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cannabis sexing

Cannabis sexing

Because this occurs when cannabis is under stress, it’s important to monitor plants after they have been exposed to stressors—indoors: high temperatures or light leaks are often the cause; outdoors: a snapped branch might be repaired and then turn into a hermaphrodite.

When a female plant develops both male and female sex organs, it is considered a hermaphrodite. This means your cannabis plant is now capable of producing pollen that can pollinate your entire garden. “Herming out,” as some call it, is something that generally happens when a plant becomes excessively stressed. Some plant stressors include:
Sexing cannabis plants is easy. Let’s see how to tell.

  • A plant that develops both buds and pollen sacs
  • A plant that produces anthers, commonly referred to as “bananas” due to their appearance

Hermaphrodite cannabis can express both sex organs and self-pollinate. (Amy Phung/Leafly)
Pre-flowers begin to develop four weeks into growth, but they may take a little longer depending on how quickly the sprouting phase occurs. By the sixth week, you should be able to find the pre-flowers and confidently determine the sex of your plant.
The other primary cause of hermaphrodite plants lies in the plant’s genetics. A plant with poor genetics or a history of hermaphrodite development should be avoided to protect your garden. If you notice any pollen sacs or anthers at any point, remove the plant from your garden immediately to prevent pollination of female plants.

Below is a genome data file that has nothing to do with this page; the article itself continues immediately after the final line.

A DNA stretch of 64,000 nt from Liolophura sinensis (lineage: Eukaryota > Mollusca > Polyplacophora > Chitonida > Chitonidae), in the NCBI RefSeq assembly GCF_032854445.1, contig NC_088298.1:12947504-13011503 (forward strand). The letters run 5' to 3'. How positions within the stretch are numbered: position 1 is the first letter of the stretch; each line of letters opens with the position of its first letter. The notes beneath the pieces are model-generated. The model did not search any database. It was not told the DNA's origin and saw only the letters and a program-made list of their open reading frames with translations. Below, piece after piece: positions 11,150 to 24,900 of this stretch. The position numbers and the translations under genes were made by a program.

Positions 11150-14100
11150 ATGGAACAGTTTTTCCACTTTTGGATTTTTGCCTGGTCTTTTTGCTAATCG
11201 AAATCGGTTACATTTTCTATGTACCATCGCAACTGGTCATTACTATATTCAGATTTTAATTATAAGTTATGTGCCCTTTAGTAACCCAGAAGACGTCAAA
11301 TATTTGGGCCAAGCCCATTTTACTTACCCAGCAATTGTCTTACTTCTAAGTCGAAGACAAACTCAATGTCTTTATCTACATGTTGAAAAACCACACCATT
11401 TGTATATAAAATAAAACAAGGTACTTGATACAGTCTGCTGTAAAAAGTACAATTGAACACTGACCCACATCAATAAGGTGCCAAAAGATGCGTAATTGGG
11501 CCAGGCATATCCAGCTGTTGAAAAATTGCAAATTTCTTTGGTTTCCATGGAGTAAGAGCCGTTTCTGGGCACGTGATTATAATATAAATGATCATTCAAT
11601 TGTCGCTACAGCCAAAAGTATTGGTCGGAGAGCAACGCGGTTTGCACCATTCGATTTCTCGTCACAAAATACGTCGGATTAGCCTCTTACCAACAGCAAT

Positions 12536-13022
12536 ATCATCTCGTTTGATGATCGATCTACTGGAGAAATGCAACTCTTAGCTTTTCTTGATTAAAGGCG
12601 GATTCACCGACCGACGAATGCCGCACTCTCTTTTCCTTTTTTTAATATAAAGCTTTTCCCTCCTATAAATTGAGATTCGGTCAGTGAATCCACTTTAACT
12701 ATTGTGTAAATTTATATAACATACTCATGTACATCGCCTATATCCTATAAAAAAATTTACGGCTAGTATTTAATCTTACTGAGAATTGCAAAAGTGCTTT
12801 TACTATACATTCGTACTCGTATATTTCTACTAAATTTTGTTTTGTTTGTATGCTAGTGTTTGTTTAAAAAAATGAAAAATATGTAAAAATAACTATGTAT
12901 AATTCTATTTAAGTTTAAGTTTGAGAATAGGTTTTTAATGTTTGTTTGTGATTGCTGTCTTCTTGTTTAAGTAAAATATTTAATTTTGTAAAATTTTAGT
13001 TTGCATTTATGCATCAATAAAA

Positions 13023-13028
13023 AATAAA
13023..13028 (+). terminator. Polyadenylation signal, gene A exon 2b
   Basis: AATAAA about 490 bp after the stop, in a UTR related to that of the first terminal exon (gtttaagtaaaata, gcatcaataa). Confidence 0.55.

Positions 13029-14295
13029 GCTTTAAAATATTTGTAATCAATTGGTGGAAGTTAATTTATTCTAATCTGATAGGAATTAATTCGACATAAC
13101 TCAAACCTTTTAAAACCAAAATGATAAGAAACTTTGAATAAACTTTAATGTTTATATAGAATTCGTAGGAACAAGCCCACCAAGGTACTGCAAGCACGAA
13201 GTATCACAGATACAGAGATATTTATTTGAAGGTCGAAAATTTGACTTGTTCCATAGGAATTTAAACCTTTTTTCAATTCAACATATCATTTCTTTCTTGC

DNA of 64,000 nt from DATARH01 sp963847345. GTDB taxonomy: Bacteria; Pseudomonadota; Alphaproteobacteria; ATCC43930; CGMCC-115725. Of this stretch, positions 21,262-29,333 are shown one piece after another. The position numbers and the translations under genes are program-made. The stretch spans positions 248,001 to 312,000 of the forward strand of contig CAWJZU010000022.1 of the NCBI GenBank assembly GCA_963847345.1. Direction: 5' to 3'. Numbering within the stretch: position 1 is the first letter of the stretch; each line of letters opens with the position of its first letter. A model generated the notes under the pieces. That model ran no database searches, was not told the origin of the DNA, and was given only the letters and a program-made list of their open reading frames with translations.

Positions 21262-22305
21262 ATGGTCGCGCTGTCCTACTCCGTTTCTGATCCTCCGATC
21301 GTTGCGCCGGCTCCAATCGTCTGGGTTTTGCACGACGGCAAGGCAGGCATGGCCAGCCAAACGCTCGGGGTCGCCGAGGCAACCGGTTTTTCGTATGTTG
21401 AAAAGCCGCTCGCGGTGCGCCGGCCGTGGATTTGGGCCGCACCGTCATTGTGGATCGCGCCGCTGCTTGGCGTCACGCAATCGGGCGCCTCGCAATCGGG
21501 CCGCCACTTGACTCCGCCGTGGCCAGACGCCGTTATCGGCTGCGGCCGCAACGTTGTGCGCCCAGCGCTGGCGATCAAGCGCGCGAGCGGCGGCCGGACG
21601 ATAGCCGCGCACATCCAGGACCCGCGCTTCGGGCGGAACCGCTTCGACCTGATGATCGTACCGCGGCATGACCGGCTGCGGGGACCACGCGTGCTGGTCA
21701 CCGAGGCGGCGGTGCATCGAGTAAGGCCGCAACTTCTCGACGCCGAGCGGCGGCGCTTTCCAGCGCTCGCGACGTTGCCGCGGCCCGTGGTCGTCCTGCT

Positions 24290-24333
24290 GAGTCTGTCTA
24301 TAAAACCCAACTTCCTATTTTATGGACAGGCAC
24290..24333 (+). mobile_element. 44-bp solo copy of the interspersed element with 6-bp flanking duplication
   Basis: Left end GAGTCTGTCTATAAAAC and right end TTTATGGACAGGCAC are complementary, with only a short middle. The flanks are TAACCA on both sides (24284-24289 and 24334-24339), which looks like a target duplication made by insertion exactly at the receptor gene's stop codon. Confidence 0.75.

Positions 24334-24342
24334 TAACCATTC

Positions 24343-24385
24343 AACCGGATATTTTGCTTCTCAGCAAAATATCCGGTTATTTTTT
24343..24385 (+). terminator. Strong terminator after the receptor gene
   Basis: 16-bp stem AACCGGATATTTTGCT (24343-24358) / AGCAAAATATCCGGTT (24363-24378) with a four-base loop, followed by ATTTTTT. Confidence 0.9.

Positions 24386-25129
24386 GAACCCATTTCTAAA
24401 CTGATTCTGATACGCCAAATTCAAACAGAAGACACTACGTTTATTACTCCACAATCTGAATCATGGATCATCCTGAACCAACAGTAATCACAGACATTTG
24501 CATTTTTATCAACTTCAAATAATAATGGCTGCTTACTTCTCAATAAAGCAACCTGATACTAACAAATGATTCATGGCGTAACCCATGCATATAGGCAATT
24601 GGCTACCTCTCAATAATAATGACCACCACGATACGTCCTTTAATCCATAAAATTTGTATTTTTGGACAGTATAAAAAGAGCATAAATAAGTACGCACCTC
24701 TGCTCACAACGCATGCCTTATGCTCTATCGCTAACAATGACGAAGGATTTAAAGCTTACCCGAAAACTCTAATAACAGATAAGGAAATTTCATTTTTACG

• Plant damage
  • Bad weather
  • Disease
  • Nutrient deficiencies

Trevor is a freelance writer and photographer. He has spent years in California working in the cannabis industry.

Determining the sex of your cannabis plant is vital to achieving your growing goals. Luckily, sexing cannabis plants is easier than one might think.

Cannabis sexing

Although testing can be done as early as week 1 from germination, waiting until week 3 to conduct testing on seedlings can increase accuracy, and some companies won’t conduct testing until week 3.

On the flip side, the following factors may possibly increase the ratio of female plants with regular seeds (learn more):
When starting with “feminized” seeds (which you can usually only get from a breeder), all your seeds should end up being female, so determining male from female isn’t very important. Learn more about buying seeds (including feminized seeds) from breeders online.

This female pre-flower hasn’t released a wispy white pistil quite yet
This is what male pollen sacs look like when the plant actually starts flowering
What you’re looking for is “pre-flowers.” These are tiny versions of adult sex parts, and when you see them you can tell what sex the plant is going to be. They usually show up in the upper parts of the plant, closer to the lights, but sometimes you’ll search the whole plant and only find a pre-flower on a random branch lower down on the plant.
Cannabis pre-flowers appear at the base of leaves when male plants are about 3-4 weeks old, and female plants are 4-6 weeks old.
Unfortunately, due to the fact that different environmental conditions during the first part of life can alter the sex, you can’t look at seeds and definitively know one way or the other whether the plant will end up being female because even the plant doesn’t necessarily “know”.

Certain conditions such as excessive heat, stress, unusual light periods and nutrient problems can cause a greater percentage of plants to produce male flowers.

Learn how to find tiny pre-flowers at the base of each leaf to determine the sex of your plant in the vegetative stage (at only 3-6 weeks from germination)!